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LJ75

Thanks.
Well, tbh, my brother & his family are in Syracuse, so if we were to move there, it'd be mainly because of them, and I suppose they'd be able to help us settle initially.
As for Charlotte, nicer climate, better economy (did a lot of research on this, so if not for my brother, it'd be my first choice) - so haven't decided yet. As for the reason why move at all - it's because of our kids: my wife and I believe they can have a better future in the US compared to where we're originally from.

We have enough money for the first year or two (maybe a bit more), but our plan is to hit the road running.

I have decided to leave my current employer, and they have been very fair when it comes to separation agreement - they could have just as well declined to pay me anything, because it was my decision, but I am getting out of this quite satisfied. I declined the move to another exotic place in central Asia / very eastern Europe since I did not like the location, and the only region that perhaps could have changed my mind is SE Asia (Malaysia, Thailand, Indonesia, Vietnam, in that order of preference). Love that part of the world, and who knows, maybe we'll go there again.

In a way, I look at this MBA almost like a treat / reward for myself. I graduated on June 12 1997, and I barely missed a day ever since, so right now, just looking for something that won't break the bank, and will have the best ROI. Not very unique :)

Thanks.
Well, tbh, my brother & his family are in Syracuse, so if we were to move there, it'd be mainly because of them, and I suppose they'd be able to help us settle initially.
As for Charlotte, nicer climate, better economy (did a lot of research on this, so if not for my brother, it'd be my first choice) - so haven't decided yet. As for the reason why move at all - it's because of our kids: my wife and I believe they can have a better future in the US compared to where we're originally from.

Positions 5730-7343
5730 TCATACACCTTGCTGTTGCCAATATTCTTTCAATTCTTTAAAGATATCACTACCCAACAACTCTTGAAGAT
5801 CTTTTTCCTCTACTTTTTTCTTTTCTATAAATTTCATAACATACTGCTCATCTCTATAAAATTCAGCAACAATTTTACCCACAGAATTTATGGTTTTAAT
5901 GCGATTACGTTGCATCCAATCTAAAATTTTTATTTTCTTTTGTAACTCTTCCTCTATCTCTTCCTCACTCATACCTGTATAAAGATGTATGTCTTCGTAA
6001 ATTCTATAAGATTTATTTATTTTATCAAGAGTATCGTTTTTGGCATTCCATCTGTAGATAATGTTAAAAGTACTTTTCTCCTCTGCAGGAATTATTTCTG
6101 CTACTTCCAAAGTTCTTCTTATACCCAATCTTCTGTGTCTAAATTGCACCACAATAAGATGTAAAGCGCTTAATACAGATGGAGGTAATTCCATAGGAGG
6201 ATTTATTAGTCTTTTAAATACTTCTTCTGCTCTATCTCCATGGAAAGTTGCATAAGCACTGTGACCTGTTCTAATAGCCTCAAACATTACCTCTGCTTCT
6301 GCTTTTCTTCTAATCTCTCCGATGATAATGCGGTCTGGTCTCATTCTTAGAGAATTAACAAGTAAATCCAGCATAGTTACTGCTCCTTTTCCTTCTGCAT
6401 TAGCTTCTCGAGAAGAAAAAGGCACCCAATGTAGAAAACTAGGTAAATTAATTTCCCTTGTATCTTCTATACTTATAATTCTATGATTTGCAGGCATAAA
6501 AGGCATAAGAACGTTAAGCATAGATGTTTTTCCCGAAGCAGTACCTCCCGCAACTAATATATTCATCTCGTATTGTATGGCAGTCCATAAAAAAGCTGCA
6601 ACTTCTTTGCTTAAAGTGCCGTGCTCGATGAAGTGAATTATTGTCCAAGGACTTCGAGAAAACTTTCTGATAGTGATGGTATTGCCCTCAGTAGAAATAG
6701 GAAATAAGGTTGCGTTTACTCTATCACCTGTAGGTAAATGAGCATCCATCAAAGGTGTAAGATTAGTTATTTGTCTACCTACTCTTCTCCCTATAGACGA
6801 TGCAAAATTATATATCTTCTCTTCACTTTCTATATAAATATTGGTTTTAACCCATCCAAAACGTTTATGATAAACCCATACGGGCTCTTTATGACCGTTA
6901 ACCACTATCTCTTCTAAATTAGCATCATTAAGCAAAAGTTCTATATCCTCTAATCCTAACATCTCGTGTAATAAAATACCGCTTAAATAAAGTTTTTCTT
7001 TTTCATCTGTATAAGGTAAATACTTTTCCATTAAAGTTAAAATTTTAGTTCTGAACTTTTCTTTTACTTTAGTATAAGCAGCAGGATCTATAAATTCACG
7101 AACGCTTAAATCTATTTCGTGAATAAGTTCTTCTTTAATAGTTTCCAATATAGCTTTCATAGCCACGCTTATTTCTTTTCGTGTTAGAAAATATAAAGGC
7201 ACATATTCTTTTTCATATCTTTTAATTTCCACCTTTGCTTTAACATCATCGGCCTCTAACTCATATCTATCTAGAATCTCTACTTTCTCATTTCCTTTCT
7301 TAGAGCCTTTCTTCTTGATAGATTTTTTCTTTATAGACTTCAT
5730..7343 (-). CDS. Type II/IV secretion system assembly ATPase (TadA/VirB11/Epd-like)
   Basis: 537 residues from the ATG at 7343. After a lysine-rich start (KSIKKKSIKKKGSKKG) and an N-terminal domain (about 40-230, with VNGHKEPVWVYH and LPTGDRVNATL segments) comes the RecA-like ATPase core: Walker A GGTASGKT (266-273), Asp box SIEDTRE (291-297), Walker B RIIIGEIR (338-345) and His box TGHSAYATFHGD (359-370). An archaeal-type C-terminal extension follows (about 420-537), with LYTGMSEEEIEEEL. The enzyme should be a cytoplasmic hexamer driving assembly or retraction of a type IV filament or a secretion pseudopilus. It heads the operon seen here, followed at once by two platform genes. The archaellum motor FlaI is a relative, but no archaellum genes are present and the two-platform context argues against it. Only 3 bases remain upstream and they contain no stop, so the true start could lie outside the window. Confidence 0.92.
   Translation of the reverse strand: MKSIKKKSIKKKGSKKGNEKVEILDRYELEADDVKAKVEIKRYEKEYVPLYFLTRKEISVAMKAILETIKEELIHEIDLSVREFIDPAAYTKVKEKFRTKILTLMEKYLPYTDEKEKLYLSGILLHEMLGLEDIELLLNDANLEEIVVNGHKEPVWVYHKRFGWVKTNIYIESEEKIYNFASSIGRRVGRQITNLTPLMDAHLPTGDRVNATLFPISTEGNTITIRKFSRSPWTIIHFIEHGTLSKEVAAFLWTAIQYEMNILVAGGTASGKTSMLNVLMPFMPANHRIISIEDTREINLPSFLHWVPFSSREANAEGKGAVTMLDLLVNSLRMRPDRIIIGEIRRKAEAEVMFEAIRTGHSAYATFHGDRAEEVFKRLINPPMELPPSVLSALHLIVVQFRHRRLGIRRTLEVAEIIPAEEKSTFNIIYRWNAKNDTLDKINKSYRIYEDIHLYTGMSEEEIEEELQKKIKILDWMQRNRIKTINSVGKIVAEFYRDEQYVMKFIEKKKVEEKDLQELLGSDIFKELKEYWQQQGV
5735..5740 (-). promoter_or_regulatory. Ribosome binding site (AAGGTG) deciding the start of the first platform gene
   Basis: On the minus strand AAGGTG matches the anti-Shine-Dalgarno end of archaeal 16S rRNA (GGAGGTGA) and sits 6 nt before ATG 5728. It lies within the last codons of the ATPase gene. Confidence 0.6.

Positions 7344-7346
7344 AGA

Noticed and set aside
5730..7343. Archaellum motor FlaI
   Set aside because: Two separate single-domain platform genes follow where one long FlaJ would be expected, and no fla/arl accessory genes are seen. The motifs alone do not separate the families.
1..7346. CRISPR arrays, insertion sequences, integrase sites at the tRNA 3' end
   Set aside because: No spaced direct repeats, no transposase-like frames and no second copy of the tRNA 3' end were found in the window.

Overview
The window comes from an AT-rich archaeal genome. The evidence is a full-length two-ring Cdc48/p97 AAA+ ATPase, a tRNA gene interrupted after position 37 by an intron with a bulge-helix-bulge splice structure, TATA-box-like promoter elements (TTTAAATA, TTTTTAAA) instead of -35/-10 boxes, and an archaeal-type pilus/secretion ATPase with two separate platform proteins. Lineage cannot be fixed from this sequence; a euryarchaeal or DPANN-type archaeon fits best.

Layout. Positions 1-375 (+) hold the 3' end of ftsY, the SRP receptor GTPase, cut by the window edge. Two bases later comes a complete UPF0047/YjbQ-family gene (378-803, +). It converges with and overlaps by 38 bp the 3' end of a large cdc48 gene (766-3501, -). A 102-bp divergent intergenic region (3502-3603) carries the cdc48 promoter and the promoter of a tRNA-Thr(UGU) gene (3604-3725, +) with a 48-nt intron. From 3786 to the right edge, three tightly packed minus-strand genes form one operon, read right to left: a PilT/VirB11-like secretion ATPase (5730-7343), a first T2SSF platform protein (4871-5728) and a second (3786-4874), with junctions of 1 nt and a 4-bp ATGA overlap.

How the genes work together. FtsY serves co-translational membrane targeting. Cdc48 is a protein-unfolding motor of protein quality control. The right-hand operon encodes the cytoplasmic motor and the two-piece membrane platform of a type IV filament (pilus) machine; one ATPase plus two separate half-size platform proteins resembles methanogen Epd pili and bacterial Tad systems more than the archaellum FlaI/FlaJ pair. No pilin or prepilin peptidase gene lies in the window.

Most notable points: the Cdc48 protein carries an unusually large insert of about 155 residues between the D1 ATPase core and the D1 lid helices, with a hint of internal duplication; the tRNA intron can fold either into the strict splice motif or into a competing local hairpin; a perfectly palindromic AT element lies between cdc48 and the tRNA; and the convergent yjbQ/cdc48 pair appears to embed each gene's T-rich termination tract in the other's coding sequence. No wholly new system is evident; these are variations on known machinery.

We have enough money for the first year or two (maybe a bit more), but our plan is to hit the road running.

I have decided to leave my current employer, and they have been very fair when it comes to separation agreement - they could have just as well declined to pay me anything, because it was my decision, but I am getting out of this quite satisfied. I declined the move to another exotic place in central Asia / very eastern Europe since I did not like the location, and the only region that perhaps could have changed my mind is SE Asia (Malaysia, Thailand, Indonesia, Vietnam, in that order of preference). Love that part of the world, and who knows, maybe we'll go there again.

In a way, I look at this MBA almost like a treat / reward for myself. I graduated on June 12 1997, and I barely missed a day ever since, so right now, just looking for something that won't break the bank, and will have the best ROI. Not very unique :)
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mba hipste...



In a way, I look at this MBA almost like a treat / reward for myself. I graduated on June 12 1997, and I barely missed a day ever since, so right now, just looking for something that won't break the bank, and will have the best ROI. Not very unique :)

You might want to also consider something in the part-time or online formats, so that you could work at the same time as studying - assuming your residency status allows for that. I know folks who live upstate and commute to do the EMBA at Columbia or the part-time MBA at NYU. Having a brand name like one of those two schools on your resume would provide a solid ROI, surely.

[quote]

In a way, I look at this MBA almost like a treat / reward for myself. I graduated on June 12 1997, and I barely missed a day ever since, so right now, just looking for something that won't break the bank, and will have the best ROI. Not very unique :)[/quote]
You might want to also consider something in the part-time or online formats, so that you could work at the same time as studying - assuming your residency status allows for that. I know folks who live upstate and commute to do the EMBA at Columbia or the part-time MBA at NYU. Having a brand name like one of those two schools on your resume would provide a solid ROI, surely.